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University of Mississippi

JTC 24: From Cooking to the Classroom

Alexandra Santiago keeps passion for food alive in academic pursuits

Alexandra Santiago

Alexandra Santiago


This story is part of the 2024 Journey to Commencement series, which celebrates the pinnacle of the academic year by highlighting University of Mississippi students and their outstanding academic and personal journeys from college student to college graduate.

After more than 18 months of building a business, Alexandra Santiago made the decision to close her popular “Tex-Mex-ississippi” restaurant, Sleepy Cactus in order to return to school.

In December 2023, she announced on Instagram that her breakfast tacos – with their distinctive gold foil wrappers – would be available at Heartbreak Coffee on the Oxford Square. Meanwhile, she would be busy a half-mile away, completing her Bachelor of University Studies at the University of Mississippi.

It was a big shift for Santiago, who moved from San Antonio, Texas, to Oxford in 2009 to study early childhood education. But she soon left school to pursue her passion in the kitchens of some of Oxford’s most famous restaurants.

Having learned how to cook alongside her grandmother as a toddler, and then later from cookbooks and food television, Santiago was a quick study when it came to the culinary arts. Her education courses, on the other hand, had been a struggle.

Santiago’s academic counselor let her retake a required – but dreaded – college algebra course multiple times, even after she passed. At the time, “there was no, ‘Hey, do you maybe want to explore something else that you might like more than education? Which you seem to hate?'” Santiago reflected with a dry smile.

It wasn’t until she saw her partner, Kakky Brown, return to school for a master’s degree in counseling, that Santiago realized just how close she had been to finishing her own degree. She had only 27 credit hours left to graduate, which she could earn in less than a year through the university’s Complete to Compete program.

Not only that, but watching Brown pursue her master’s made school actually seem appealing. It signaled a major change in her outlook.

“I had grown up,” Santiago said. After 12 years working in the service industry – not to mention, starting and managing her own restaurant – Santiago knew she had the drive and determination to accomplish whatever she set her mind to. She also had a better sense of what she actually liked.

“While working at City Grocery Group, I participated in two years of the Southern Foodways Alliance’s fall symposium, and I started to learn about how cool the food was in the South, because of the diversity in the region,” she said. “I listened to SFA’s podcast, I got their magazine and I read their books. I had been doing my own independent study of Southern food for years.”

That independent study led her to coursework at the Center for the Study of Southern Culture. After graduating, she plans to start the master’s program in Southern studies this fall, with the intention of working with the SFA as a way to keep her brain in food, even when she’s not actually in a kitchen.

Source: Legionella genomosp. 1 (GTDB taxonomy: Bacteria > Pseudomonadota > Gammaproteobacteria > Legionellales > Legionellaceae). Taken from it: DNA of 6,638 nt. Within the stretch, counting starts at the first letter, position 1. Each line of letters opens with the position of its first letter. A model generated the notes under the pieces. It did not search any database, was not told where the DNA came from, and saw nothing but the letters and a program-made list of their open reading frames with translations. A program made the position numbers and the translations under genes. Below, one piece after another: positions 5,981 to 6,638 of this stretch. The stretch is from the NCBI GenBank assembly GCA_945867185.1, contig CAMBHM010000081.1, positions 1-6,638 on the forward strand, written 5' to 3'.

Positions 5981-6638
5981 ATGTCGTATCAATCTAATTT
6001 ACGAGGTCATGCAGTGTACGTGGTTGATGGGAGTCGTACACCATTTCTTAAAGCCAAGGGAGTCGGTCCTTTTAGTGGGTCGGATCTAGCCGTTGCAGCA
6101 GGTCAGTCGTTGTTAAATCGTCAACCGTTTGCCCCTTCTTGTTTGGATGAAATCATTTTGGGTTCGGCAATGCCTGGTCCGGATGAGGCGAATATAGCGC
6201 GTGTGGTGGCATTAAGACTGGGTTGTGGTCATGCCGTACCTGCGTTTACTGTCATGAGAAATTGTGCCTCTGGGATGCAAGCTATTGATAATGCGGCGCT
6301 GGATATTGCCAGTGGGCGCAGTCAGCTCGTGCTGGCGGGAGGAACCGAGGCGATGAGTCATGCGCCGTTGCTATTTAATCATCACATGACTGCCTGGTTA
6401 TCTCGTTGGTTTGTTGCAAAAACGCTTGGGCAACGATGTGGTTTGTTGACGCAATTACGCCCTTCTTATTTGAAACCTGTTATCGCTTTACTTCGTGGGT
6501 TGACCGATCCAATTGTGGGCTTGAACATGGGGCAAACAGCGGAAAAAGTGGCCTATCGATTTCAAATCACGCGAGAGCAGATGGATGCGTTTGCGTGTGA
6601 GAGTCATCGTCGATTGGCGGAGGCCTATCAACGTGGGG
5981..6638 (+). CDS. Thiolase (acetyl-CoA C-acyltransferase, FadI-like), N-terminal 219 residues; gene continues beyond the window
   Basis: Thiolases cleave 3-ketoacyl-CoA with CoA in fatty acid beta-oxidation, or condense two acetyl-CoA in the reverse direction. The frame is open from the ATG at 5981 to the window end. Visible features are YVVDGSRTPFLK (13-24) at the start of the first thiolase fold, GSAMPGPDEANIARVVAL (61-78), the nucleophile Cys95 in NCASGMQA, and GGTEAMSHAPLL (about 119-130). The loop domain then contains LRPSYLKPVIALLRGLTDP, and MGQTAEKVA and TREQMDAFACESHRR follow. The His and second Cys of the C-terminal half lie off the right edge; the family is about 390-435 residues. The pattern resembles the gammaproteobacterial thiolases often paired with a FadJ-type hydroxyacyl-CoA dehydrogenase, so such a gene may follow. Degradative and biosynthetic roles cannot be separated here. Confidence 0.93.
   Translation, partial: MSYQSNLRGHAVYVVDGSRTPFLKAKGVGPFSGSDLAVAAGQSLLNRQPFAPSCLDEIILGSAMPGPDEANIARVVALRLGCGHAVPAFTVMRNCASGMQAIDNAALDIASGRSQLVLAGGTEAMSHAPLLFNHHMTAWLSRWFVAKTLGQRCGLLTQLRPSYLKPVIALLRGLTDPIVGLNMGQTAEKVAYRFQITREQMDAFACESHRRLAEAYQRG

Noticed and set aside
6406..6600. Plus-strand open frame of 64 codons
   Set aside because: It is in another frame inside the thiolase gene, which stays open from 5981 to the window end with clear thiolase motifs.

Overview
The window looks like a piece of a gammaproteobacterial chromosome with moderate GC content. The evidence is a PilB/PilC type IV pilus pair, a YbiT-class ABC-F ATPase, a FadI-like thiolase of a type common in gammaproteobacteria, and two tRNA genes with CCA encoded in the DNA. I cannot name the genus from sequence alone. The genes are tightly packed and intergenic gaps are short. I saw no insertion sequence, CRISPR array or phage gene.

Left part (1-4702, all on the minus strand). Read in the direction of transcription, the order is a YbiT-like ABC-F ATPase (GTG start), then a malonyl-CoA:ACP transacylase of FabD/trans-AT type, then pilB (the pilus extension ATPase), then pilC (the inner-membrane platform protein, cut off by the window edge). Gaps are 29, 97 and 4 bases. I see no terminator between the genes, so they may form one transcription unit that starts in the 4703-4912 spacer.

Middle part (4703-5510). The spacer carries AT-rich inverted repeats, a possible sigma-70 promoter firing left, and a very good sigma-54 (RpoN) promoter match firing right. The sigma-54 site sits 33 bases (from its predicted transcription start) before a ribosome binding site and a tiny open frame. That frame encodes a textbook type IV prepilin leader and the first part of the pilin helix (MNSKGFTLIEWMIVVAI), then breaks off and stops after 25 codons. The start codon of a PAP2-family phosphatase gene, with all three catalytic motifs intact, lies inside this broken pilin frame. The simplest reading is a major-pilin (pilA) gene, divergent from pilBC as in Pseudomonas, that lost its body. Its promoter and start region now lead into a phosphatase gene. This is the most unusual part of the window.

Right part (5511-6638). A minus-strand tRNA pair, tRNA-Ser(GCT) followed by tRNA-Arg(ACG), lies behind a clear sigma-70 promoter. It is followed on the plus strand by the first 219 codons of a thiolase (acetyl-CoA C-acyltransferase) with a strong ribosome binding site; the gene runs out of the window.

Alexandra Santiago (left) and Kakky Brown celebrate the Ole Miss Rebels' 2022 national championship in baseball. Submitted photo

Alexandra Santiago (left) and Kakky Brown celebrate the Ole Miss Rebels’ 2022 national championship in baseball. Submitted photo

Besides two courses for the education concentration for her bachelor’s degree, Santiago has taken courses in gender studies, Southern studies and studio arts – courses she was always interested in but never pursued.

Kathryn McKee, the university’s McMullan Professor of Southern Studies and center director, highlighted Santiago’s characteristic curiosity and passion for learning.

“Ale stayed after class the other day to continue the discussion,” McKee said. “I said, ‘Are you working on a project about this?’ Her answer: ‘No, I just like to know things.’ What better response could we hope for from any student, current or future?”

After living in Oxford for 15 tears, many UM memories feel particularly poignant for Santiago this spring.

“However cheesy it is, I love everything about Ole Miss,” she said. “I tried to fight it for so long, but I just love it.”

Santiago is happy to share her school pride with her partner, Brown, and their friends and family, whether tailgating in the Grove during football season or cheering at women’s basketball games. When the Rebels’ baseball team was playing for a national championship in 2022, Santiago and Brown were at The Library on the Square, watching the winning game and cheering with the crowd.

Despite having met in an education course and being in neighboring sororities throughout undergrad, it took 10 years for Santiago to muster the courage to invite Brown to join her for a trip to a music festival in Kentucky. Now, they are engaged.

“We get to rewrite our previous college life by doing this together,” Santiago said. “Doing silly things we didn’t get to do as students together, but now we get to do them as grown-up students.”